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Freedom's Main LineThe Journey of Reconciliation and the Freedom Rides$
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Derek Charles Catsam

Print publication date: 2008

Print ISBN-13: 9780813125114

Published to Kentucky Scholarship Online: September 2011

DOI: 10.5810/kentucky/9780813125114.001.0001

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“Hallelujah, I'm a Travelin’!”

“Hallelujah, I'm a Travelin’!”

Freedom Riding through the Old Dominion

(p.88) (p.89) Chapter 4 “Hallelujah, I'm a Travelin’!”
Freedom's Main Line


University Press of Kentucky

Before the Freedom Ride began, a bus company and one of its drivers was fined a hundred dollars each by federal judge William A. Bottle for insisting that Marguerite L. Edwards—an interstate passenger—take a seat at the bus's rear as it traveled across Georgia. After this event, several bus lines in Memphis such as Continental and Greyhound announced that their racial segregation policies would be discontinued. Because these company practices accounted for only one layer of Jim Crow transportation, these announcements were not integrated nationwide. During that same week, a campaign was launched by the State Department to lessen the discrimination against Asian and African diplomats in the South and in other border states. While President Kennedy moved that Southern governors facilitated “friendly and dignified reception” towards foreign diplomatic representatives, CORE focused more on how the Freedom Rides heightened the organization's effectiveness, finances, visibility, and membership.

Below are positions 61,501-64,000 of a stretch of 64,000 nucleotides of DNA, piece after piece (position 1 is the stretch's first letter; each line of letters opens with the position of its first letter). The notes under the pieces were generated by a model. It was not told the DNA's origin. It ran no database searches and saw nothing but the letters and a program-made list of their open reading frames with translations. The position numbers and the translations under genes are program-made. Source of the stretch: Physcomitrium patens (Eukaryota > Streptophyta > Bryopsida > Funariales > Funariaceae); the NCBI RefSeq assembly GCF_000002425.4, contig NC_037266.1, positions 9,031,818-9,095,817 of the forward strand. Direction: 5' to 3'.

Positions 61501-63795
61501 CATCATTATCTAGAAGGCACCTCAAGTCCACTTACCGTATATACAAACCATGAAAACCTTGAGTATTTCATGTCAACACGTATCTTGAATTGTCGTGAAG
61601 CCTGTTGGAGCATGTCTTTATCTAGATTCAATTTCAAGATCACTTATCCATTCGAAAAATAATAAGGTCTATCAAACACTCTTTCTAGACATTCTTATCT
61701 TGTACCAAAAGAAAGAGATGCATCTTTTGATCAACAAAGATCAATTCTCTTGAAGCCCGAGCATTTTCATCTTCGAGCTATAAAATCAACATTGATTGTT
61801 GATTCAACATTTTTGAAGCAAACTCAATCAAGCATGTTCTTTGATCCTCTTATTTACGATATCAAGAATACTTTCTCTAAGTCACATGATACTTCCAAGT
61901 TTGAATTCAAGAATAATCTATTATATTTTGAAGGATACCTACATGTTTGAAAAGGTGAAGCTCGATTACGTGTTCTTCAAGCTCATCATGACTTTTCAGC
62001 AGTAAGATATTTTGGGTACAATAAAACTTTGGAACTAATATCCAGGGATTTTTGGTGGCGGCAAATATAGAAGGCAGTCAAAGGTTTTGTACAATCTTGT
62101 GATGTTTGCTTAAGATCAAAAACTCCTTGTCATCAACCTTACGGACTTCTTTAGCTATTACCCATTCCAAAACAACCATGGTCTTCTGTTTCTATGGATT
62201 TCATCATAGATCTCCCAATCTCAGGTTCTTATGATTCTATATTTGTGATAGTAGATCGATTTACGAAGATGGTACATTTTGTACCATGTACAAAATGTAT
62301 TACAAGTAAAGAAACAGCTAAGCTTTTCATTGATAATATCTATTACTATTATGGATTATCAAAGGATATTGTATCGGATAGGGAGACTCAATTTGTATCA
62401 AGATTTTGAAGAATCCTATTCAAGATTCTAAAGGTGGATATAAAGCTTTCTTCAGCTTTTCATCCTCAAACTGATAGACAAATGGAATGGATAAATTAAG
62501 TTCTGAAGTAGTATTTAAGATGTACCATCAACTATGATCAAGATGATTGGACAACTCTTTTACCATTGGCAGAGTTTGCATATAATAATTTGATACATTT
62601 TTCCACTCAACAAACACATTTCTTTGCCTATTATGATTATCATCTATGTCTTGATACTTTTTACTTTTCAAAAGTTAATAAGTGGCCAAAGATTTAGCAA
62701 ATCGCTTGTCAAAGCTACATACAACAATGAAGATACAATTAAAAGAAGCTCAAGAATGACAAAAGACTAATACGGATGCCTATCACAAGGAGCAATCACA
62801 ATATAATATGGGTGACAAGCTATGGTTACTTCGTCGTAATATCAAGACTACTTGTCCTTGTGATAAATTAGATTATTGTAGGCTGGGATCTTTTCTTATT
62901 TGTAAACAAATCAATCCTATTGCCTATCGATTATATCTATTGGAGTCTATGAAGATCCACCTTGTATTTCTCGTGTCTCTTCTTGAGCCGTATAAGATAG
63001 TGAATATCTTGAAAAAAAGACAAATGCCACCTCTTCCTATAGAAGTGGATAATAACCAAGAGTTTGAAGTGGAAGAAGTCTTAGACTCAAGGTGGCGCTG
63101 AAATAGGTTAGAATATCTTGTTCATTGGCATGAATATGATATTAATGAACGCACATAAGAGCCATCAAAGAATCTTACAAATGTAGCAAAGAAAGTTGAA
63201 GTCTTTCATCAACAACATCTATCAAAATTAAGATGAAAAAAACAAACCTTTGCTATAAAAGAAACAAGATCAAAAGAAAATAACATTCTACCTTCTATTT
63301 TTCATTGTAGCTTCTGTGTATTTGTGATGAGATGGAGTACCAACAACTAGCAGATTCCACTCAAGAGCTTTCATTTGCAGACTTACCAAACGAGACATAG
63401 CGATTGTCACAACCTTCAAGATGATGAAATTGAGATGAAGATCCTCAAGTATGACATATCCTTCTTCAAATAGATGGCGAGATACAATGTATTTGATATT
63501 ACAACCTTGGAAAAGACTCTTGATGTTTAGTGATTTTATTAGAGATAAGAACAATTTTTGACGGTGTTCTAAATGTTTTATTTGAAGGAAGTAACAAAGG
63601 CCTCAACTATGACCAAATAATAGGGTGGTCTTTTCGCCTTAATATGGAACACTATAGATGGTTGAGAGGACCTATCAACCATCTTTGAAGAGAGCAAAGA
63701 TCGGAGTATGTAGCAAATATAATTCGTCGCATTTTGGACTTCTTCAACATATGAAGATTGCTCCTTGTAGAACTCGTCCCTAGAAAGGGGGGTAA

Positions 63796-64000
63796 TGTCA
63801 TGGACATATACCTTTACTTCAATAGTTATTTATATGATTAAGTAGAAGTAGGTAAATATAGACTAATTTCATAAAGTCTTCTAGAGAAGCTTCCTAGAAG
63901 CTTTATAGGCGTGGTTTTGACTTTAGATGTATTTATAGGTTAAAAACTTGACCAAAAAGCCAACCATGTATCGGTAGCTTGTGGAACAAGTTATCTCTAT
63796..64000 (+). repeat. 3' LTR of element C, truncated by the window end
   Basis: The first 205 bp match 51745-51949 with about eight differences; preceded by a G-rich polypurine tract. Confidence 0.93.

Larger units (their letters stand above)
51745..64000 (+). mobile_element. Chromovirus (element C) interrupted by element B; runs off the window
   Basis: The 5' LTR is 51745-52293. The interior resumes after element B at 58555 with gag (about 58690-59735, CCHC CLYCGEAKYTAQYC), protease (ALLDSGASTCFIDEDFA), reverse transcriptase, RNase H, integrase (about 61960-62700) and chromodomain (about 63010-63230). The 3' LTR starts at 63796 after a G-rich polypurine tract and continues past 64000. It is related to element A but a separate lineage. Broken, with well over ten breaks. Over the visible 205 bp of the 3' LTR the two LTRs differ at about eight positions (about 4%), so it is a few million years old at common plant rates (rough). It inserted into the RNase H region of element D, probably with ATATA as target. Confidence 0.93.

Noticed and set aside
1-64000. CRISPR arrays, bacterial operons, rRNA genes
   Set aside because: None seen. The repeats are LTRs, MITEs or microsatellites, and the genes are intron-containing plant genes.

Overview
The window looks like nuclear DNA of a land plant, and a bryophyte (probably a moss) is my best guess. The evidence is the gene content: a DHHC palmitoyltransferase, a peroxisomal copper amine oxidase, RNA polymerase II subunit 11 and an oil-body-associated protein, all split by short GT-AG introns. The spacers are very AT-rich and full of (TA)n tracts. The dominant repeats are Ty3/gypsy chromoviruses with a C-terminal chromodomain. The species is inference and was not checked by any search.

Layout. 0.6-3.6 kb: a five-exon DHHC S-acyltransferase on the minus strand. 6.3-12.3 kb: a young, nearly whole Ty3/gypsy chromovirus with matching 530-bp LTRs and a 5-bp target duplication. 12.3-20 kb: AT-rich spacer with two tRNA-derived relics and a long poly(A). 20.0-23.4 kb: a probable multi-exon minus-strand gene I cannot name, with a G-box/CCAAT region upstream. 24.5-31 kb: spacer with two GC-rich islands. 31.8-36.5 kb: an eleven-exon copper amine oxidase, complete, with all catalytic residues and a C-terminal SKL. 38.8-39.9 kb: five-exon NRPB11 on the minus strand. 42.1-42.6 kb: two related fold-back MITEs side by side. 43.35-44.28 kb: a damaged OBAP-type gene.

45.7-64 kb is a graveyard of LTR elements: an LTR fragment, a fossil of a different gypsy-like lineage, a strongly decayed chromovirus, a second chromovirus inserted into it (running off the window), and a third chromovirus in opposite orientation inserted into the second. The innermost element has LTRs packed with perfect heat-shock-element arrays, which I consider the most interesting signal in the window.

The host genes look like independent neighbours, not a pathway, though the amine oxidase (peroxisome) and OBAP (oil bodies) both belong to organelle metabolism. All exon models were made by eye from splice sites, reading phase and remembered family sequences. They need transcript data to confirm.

Keywords:   Freedom Rides, bus lines, Memphis, foreign diplomatic representatives, Asian diplomats, African diplomats, CORE

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